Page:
• Embodiments of the present invention preferably include a support pole which passes axially through the stacked growing containers and the fluid distribution system. In addition to serving as an axial support for the stacked plant growing containers and support for the fluid distribution system, it also acts as a support for an overhead fluid supply mainline. The support pole is driven into the earth to a depth which establishes the desired elevation of the fluid delivery mainline. A support tube, larger in inside diameter than the support pole is placed onto the support pole and is driven into the earth to a depth which establishes the desired elevation of the stacked plant growing containers. A thrust washer is placed onto the support pole and rests upon the upper end of the support tube. The growing containers, when stacked onto the support pole, are vertically supported by this thrust washer. The stack of plant growing containers and the fluid distribution system atop the uppermost container all may be freely rotated as a unit about the support pole.
  • A second preferred embodiment of the plant growing container of the present invention includes fully-partitioned or partially-partitioned plant growing compartments with each compartment provided with fluid drain holes at the bottom of each compartment. The partitions are rotationally oriented to assure that fluid drains into a single compartment of the next lower container. The partitions may be molded as an integral part of the container or may comprise a fitted insert that provides equivalent compartment partitioning and sealing. Fluid flow from each compartment of the lowest container in the stack of containers provides visual verification of fluid flow to every plant growing compartment in the stack.
  • Features are molded onto the bottoms of the plant growing containers to mate with the walls, partitions, or other features of the next lower container to assure desired axial and rotational alignment of the containers.
  • A third preferred embodiment of the apparatus of the present invention includes fully- or partially-partitioned growing compartments, each compartment being provided with fluid drain holes at the bottom of the compartment feeding onto a partitioned fluid distribution tray fitted atop the next lower container. Each of the partitioned areas of the tray has a drain opening which allows fluid to discharge only into a single compartment of the underlying container. The partitioned fluid distribution tray directs fluid flow outward and away from the central area of the container to the desired area of the next lower container. The fluid distribution tray also can be adapted to overlie the upper portion of the peripheral wall of the container to provide protection against UV radiation and ordinary use damage to the upper edges of the container on which it rests. Raised features on the upper face of the fluid distribution tray provide support for the plant growing container placed upon it. These raised features also provide separation between the bottom of the plant growing container and the upper face of the tray. Features on the lower face of each fluid distribution tray mate with the upper peripheral edges, partitions, or other features of the underlying container and thus assure desired rotational and axial alignment of the containers with respect to each other. Fluid distribution trays may shaped and sized in a manner allowing them to be retrofitted into prior art plant growing containers to improve their fluid distribution characteristics and resistance to UV degradation and mechanical damage.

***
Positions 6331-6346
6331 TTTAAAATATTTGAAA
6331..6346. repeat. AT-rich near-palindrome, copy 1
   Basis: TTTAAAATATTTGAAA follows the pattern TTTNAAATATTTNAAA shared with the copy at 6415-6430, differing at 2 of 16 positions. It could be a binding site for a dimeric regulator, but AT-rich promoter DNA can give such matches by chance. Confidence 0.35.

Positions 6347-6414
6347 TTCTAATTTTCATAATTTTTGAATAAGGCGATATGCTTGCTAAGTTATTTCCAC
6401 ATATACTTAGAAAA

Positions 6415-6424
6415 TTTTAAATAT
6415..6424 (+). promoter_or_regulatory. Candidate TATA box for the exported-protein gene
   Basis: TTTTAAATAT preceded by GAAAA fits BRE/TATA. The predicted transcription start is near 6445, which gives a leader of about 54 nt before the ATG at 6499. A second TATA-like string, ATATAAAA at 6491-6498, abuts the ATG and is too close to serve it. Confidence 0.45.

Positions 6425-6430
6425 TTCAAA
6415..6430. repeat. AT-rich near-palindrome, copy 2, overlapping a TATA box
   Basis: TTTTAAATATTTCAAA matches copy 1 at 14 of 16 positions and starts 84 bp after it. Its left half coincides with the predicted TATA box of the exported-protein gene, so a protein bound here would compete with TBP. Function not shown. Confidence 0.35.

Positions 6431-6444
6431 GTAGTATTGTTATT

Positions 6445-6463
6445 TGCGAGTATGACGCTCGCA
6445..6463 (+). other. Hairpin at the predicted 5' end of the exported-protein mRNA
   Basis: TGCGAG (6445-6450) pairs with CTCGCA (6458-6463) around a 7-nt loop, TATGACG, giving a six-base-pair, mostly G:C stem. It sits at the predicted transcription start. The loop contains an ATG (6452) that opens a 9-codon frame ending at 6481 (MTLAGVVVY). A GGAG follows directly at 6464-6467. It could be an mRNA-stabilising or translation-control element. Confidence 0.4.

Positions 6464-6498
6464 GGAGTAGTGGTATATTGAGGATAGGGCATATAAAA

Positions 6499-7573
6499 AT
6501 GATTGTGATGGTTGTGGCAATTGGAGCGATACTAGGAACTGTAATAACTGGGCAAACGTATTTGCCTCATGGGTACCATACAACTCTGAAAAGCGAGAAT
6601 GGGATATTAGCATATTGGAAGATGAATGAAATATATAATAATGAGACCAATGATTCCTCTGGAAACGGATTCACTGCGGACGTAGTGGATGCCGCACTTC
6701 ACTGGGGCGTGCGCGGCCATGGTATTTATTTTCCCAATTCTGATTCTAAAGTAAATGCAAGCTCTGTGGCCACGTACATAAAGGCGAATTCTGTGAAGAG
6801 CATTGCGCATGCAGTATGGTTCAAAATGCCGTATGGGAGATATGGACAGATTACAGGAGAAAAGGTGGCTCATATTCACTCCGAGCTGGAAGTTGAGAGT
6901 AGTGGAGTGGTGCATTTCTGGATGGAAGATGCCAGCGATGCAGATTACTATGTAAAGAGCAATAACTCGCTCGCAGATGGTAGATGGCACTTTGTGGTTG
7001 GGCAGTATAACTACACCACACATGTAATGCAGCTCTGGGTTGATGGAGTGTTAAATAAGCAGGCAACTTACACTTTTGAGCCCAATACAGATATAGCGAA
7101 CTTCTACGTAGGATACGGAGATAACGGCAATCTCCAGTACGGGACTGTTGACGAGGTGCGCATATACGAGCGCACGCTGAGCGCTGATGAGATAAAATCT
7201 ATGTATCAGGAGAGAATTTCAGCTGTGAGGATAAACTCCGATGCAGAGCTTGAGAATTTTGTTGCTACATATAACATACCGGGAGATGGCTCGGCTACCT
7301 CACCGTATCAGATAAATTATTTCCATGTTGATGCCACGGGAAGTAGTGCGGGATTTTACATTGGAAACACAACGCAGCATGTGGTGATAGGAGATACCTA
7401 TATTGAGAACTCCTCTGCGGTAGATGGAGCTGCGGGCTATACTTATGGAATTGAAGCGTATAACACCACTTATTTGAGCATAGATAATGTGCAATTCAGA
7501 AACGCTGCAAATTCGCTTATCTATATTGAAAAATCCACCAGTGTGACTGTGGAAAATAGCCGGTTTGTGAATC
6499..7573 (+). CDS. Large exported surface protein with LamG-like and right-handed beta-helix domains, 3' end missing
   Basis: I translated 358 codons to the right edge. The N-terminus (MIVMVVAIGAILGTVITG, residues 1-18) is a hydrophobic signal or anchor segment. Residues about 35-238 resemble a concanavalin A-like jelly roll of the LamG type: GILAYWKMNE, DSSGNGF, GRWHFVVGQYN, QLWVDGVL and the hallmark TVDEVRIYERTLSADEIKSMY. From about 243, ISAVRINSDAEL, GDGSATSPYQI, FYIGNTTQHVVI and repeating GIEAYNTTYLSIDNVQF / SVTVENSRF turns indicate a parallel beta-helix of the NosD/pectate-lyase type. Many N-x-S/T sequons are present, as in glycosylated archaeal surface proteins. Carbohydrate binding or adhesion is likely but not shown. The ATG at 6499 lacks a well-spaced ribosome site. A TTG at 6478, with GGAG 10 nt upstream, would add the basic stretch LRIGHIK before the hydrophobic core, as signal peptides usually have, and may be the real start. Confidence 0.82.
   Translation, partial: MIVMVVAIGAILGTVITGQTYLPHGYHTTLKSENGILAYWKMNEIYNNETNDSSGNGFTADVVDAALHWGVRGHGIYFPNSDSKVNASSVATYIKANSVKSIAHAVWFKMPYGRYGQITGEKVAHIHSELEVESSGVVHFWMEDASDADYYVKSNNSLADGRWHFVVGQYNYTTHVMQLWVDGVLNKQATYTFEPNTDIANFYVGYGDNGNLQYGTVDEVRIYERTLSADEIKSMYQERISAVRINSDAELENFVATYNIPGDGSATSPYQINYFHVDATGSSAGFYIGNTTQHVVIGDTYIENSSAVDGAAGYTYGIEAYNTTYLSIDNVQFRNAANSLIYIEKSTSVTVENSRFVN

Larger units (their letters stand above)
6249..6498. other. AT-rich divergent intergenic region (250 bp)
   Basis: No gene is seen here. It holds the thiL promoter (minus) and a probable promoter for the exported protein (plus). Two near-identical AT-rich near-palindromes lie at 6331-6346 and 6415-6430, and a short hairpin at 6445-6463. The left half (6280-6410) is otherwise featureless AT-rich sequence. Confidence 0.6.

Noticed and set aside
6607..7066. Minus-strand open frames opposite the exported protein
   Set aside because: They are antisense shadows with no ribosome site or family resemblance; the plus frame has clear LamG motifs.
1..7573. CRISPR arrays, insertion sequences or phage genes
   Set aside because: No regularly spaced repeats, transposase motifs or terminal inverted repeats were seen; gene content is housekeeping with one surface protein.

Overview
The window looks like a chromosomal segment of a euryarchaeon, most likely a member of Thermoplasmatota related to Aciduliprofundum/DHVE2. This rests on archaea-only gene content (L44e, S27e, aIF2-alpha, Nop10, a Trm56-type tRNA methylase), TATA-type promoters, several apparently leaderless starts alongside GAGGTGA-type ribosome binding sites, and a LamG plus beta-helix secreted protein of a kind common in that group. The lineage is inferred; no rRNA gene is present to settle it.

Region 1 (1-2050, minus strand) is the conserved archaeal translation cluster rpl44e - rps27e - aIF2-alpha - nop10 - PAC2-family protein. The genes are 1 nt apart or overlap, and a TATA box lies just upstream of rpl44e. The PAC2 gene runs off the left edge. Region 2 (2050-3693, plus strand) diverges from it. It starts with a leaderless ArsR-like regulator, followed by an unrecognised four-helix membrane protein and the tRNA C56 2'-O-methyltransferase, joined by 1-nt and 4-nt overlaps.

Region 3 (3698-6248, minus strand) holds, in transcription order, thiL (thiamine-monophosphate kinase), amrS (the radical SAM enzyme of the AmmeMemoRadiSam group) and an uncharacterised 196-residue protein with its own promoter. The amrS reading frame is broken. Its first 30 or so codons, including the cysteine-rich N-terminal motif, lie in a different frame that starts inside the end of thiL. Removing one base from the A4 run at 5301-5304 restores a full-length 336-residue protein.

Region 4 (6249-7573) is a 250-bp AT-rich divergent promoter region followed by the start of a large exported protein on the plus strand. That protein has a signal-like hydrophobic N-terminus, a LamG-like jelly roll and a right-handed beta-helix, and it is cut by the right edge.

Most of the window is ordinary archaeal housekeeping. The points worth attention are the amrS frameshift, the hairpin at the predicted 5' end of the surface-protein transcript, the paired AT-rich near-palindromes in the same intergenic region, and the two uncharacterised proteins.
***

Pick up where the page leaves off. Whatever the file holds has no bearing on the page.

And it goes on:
• Features are molded onto the bottoms of the plant growing containers to mate with the walls, partitions, or other features of the next lower container to assure desired axial and rotational alignment of the containers.
  • A fourth preferred embodiment of the plant growing container of the present invention includes fully- or partially-partitioned growing compartments, each compartment provided with fluid drain holes at the bottom of the compartment. Surface features molded onto the bottoms of the plant growing containers mate with the walls, partitions, or other features of the next lower container to assure desired axial and rotational alignment of the containers. Each plant growing compartment within a container is also provided with a fluid directing trough, molded into or attached to the container's peripheral walls, which is configured to direct fluid flow from the drain holes in the bottom of the upper container into a single compartment of the next lower container. The fluid directing troughs direct the flow of fluid along a flow path which lying radially outwardly spaced away from the central area of the upper container to the desired area of the next lower receiving compartment.
  • These and other objects and advantages of the present invention, will be explained in further detail below with reference to the accompanying drawings in which like reference numerals are used to designate like items.
  • BRIEF DESCRIPTION OF THE DRAWINGS